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Northwest Mirrors National Shift Away From Single-Family Homes

Pablo Martinez Monsivais
AP Photo

New housing starts are a key economic indicator, but not all new houses are created the same. A new report issued Friday shows Washington and Oregon are following a national shift away from single-family homes toward more apartment complexes.

Multi-family buildings, defined as those with five housing units or more, make up more than one-third of new residential construction in both states. The number has nearly doubled over the past decade.

Chris Fick with the League of Oregon Cities says the trend is a mixed blessing for local governments. It's a way to grow without extending a city's boundaries. But Fick says Oregon's property tax on multi-family buildings is proportionally lower than single-family homes.

"The people who are residing in that house will have the same needs for transportation, public safety, parks and libraries and schools as anybody else, but local governments aren't recouping an equal amount of money,” he said.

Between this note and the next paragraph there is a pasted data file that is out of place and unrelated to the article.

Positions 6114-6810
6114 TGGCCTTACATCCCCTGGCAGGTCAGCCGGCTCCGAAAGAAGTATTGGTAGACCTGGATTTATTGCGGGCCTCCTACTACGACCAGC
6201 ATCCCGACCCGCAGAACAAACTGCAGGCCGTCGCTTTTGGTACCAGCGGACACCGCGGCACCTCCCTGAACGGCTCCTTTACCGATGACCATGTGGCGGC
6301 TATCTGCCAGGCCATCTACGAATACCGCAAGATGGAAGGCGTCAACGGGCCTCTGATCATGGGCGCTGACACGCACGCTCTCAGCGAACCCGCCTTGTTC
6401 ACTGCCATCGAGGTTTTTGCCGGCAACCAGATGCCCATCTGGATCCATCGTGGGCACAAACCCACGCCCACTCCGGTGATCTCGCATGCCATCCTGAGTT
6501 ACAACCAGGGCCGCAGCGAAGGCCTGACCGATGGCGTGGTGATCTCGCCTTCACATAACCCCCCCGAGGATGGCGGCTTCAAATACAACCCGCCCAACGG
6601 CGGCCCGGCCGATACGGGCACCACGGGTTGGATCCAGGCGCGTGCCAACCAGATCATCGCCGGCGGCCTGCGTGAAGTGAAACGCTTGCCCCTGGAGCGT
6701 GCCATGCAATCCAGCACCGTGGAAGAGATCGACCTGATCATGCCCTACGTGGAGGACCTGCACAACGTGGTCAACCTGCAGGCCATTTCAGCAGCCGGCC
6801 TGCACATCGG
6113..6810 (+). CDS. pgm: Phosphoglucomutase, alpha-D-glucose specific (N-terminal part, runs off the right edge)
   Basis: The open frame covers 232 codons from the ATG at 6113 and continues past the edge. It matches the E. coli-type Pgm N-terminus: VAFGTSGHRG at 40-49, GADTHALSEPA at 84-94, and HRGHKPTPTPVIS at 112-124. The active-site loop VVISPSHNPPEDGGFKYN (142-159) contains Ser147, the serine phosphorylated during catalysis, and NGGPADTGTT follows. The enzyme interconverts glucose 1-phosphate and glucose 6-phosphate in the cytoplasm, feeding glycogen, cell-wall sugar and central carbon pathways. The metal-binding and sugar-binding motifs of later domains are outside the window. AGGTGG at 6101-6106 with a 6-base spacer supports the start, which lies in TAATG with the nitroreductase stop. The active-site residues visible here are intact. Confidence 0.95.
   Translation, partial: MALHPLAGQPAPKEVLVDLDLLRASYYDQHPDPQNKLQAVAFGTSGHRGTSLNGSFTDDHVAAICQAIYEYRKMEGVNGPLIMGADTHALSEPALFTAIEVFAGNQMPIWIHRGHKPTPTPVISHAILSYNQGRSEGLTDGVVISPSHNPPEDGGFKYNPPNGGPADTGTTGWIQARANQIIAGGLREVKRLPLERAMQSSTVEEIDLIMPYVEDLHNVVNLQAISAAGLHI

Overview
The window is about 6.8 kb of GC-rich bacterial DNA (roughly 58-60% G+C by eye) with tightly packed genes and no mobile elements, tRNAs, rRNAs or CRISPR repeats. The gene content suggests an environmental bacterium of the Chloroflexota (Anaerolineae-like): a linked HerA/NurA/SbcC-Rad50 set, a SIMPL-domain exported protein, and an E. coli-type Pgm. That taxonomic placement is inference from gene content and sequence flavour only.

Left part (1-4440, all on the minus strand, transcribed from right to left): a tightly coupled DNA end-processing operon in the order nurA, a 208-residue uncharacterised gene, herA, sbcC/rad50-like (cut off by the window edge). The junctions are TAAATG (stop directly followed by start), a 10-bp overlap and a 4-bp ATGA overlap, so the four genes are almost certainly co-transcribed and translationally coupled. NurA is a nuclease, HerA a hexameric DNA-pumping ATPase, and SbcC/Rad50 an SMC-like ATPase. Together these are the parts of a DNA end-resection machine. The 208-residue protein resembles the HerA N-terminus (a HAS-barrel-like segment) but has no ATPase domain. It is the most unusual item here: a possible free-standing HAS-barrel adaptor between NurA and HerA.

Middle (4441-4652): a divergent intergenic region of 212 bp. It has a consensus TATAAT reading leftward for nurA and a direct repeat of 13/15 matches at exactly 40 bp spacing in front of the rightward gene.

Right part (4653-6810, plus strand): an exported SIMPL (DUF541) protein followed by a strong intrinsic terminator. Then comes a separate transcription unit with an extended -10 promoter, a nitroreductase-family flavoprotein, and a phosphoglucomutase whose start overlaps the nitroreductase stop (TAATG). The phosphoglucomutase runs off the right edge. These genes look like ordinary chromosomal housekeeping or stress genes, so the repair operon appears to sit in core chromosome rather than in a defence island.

Fick says it's not clear whether the shift toward more apartments and condos is temporary or reflects a long-term trend. One theory, he says, is that millennials are less likely to buy single-family homes due to uncertainty in the job market.

Chris Lehman graduated from Temple University with a journalism degree in 1997. He landed his first job less than a month later, producing arts stories for Red River Public Radio in Shreveport, Louisiana. Three years later he headed north to DeKalb, Illinois, where he worked as a reporter and announcer for NPR–affiliate WNIJ–FM. In 2006 he headed west to become the Salem Correspondent for the Northwest News Network.